Nineteen individuals showed up to show their interest and support of the Inglis Historical Society, the group responsible for the church.
Many of those who attended the meeting had some kind of personal connection to the building, ranging from being married in the church, to having a relative who once preached in the church, to simply sharing an interest in preserving the county's heritage.
The love of the church is not only limited to Western Head either. In fact, there were individuals from all over the county who came to show their support.
The group went over what the society has accomplished so far, such as creating a Facebook page, brainstorming possible uses for the church, and looking at some of the things that need to be done immediately with the building itself like the roof and the carpet.
Currently the biggest task for the society is to get a contractor to come and assess the condition of the building, what needs to be done, and in what order. The society has found a contractor who has volunteered to look at the church as soon as possible.
Phaedra Chartlton-Huskins, member of the Inglis Historical Society, says the society plans to have a meeting quickly after the building is assessed to present what the contractor says. Once the state of the building is known the group will know how much they need to fundraise.
"We will have to look at fundraising no matter what," she says. "But if we need only $10,000 it will be different than if we need $150,000."
Thoughts of a benefit concert have been kicking around within the group, as well as the idea to sell memorial bricks. Charlton-Huskins says there have even been instances where other churches across the country, even other parts of the continent, help fundraise to save churches in need.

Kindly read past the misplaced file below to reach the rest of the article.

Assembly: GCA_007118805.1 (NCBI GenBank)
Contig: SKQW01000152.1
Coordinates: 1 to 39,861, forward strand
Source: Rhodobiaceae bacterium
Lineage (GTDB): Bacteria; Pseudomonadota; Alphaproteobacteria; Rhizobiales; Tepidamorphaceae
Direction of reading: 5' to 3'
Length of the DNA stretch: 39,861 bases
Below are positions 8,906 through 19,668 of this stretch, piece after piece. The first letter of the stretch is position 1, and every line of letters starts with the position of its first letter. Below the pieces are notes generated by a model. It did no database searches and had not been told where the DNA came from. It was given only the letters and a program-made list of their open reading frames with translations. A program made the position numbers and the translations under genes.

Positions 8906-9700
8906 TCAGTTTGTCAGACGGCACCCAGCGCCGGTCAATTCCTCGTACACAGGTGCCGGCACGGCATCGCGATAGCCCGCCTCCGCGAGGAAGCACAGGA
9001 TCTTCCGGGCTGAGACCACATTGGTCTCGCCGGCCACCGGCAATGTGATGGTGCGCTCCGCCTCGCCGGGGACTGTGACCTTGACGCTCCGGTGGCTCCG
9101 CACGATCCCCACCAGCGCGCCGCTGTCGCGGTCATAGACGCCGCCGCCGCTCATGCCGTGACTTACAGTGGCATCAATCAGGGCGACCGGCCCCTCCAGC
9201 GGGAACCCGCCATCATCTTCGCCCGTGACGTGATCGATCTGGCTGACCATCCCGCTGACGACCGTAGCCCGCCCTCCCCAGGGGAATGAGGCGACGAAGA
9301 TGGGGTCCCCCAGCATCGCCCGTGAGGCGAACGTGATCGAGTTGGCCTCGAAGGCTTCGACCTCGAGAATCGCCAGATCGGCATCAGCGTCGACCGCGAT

"If we all keep to the core of why we're doing this, we love this church and we want to keep this building standing, we'll be able to actually save it." - Phaedra Charlton-Huskins
"There was actually a church in Montreal, if I'm not mistaken, that was saved by a congregation in the United States," she says. "They did bake sales, white elephant, all that, and sent the money to this church. So we could look at doing that."
The meeting also talked about the historical society itself, which was formed to save the deconsecrated church from destruction in 2005, and the possibility of a membership fee. However, the fee will be determined at a later date.
Charlton-Huskins says she thinks the meeting went really well, and she was happy with the turnout.
"If we all keep to the core of why we're doing this, we love this church and we want to keep this building standing, we'll be able to actually save it," she says. "I'm really positive about it, and really looking forward to it."
The date of the next meeting has not been decided yet, but Charlton-Huskins says she hopes it will be within the next couple of weeks.
"I would like to get this going. It's stood empty for too long," she says.The Grace Church Facebook page can be viewed by searching Grace Church (Inglis Historical Society). A PayPal account has been set up for anyone interested in donating towards helping the historical society repair and improve Grace Church, which can be accessed at the new website www.gracechurchliverpool.com.